Wednesday, October 28, 2015
Batman and Robin Eternal #4 Review
Written by: Steve Orlando
Art by: Scot Eaton, Wayne Faucher, Gabe Eltaeb and Saida Temofonte
Cover Price: $2.99
Release Date: October 28, 2015
I love the Bat Family and Dick Grayson in particular, so this book might as well have been made for me and me alone. That said, while I was a huge fan of the first issue, the last two haven't been as strong. We did end last week with a cliffhanger that had me hoping for Bruce Wayne kicking ass and then looking at his hands, part in surprise and part in disgust, but sadly, it was not meant to be. Spoiler Alert...Bruce Wayne is not Douglas Quaid, he's not getting his ass to Mars and he may never open his mind to Kuato. No, this book is not Total Recall, so what is it? Let's find out...
The first thing that readers of this book might notice is the opening scene is a bit different from where we left Bruce last week. I usually can overlook this sort of thing, but this is a weekly book and everything is fresh in my mind. It's not a huge thing and doesn't change much at all in this issue, but it still annoyed me. I'll chalk it up to this issue having a new creative team (Steve Orlando and Scot Eaton), but someone needs to make sure this doesn't happen.
Okay, I feel a bit better now and can proceed. The impromptu Hatchet Gang is rudely interrupted by Dick Grayson who shoves Bruce to safety and contacts Tim Drake in the Batcave. It seems that Bruce may not have been the only target as names from "The List" match some of the Gala's attendees.
I want to pause here to bring up something Eric asked during our podcast last week (shameless link HERE). What is this whole "Gotham Embraces You, Re-Welcoming Gala" all about? Did he get back his riches? Wayne Enterprises? What gives? Also, why does Dick get so mad at Tim for losing contact? Is it that crazy to believe that Mother's people are jamming up the works? Seems logical to me.
While Dick dealing with the Hatchet Gang is fun, the book takes a huge swing upward when the Robins show up. I don't mean Tim and Jason, I mean the We are...Robins and if you read that book (and you should), you had to have a smile on your face when they showed up. My smile didn't fade because they kick total ass.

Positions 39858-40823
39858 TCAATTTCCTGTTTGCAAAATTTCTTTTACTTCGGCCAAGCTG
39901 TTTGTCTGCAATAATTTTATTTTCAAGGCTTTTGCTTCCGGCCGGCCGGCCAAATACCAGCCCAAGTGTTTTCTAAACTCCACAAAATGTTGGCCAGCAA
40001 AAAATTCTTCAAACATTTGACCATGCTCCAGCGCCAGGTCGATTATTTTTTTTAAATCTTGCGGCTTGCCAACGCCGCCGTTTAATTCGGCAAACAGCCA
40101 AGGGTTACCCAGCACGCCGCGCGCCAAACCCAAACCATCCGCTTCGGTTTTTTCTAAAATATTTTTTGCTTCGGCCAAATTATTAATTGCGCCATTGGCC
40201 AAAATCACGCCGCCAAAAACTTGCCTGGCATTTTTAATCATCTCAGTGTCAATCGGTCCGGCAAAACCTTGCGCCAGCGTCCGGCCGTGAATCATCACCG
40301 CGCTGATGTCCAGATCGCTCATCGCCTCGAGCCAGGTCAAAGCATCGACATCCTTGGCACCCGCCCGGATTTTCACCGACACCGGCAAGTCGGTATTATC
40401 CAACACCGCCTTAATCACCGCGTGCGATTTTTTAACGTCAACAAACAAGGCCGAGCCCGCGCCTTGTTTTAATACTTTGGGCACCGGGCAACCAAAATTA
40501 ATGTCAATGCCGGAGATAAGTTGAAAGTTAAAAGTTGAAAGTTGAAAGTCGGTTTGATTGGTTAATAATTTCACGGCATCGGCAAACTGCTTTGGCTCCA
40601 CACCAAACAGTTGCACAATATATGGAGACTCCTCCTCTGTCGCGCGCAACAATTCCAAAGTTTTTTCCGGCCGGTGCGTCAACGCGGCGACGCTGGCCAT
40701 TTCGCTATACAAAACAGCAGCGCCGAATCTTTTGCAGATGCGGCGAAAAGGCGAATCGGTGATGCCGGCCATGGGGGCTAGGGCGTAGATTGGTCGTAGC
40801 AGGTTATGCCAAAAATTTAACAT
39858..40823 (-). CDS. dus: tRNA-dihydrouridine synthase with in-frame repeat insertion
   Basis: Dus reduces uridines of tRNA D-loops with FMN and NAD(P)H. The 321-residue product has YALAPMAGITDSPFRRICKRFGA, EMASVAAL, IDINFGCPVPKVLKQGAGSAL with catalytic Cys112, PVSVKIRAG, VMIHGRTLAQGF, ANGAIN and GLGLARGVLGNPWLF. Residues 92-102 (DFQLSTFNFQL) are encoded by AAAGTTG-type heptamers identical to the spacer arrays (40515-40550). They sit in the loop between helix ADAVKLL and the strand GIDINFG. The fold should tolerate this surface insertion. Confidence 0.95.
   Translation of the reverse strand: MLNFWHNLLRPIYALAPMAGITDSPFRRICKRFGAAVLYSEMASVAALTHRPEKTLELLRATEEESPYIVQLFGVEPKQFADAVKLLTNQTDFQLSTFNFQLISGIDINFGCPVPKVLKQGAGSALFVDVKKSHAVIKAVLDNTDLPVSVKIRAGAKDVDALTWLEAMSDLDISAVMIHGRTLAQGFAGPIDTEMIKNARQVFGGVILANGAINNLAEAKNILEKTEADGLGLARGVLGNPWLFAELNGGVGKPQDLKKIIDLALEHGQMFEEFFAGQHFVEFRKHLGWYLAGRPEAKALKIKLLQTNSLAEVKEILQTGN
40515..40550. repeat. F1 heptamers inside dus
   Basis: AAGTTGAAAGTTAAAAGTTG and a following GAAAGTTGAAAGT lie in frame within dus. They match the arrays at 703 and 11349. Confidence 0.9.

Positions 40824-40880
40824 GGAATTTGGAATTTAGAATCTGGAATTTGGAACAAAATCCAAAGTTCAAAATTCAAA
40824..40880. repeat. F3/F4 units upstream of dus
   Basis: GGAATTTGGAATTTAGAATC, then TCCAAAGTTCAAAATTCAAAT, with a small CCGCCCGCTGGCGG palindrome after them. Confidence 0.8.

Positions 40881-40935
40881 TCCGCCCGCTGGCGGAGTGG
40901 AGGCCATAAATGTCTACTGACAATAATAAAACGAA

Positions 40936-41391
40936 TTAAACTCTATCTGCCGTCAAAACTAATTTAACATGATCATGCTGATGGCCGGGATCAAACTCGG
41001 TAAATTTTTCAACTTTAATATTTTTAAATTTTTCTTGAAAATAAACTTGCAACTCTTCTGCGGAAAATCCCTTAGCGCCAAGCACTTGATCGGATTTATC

I lied, because it did fade a bit when Orlando forced in a shoutout to Grayson #12 out of nowhere. If you didn't read that (and again, you should), Dick was disguised as "Mr. Sparrow" to talk to Bruce and see how he was doing. After talking to Dick earlier, Bruce suddenly recognizes the voice.
Not all is lost, though, because another great character joins the fray. It's Batgirl and she gives the Robins a helping hand and a compliment to boot. After a brief conversation and another editor's note, Dick asks Barbara to watch Bruce while he talks to Duke about being a Robin.
Then it's back to the Batcave to check in with Harper, Stephanie and Cassandra. It seems I'm not the only one who doesn't trust Cassandra and Harper goes looking for her. When she finds her, she yells out (empty) threats and then...joins her? The both disappear into the Cave's darkness as Steph throws a hissy fit and gets yelled at by Jason and Tim for letting them go.
The issue ends with Dick about to pay a really interesting family a visit and Tim (maybe) about to go rogue. It's a really clever ending with two distinct things very possible and both equally cool.
I wish the whole issue was as clever because I was not a fan. This is starting to be a trend...give us an okay issue and then hit us with an awesome cliffhanger to bring us back next week. I want a full issue of awesomeness, is that so much to ask?
I did like Scot Eaton's art with all the character models looking great and am so glad that Jason took off his helmet this week instead of flipping it up like Iron Man.
Bits and Pieces:
While I liked the awesome addition of the We are Robin crew and Batgirl, this issue fell flat...until the end. Steve Orlando follows suit of giving readers a mediocre issue with an awesome cliffhanger. Scot Eaton's art was good, but in the end, I can not recommend this issue and am starting to grow angry at where this book is (and isn't) going.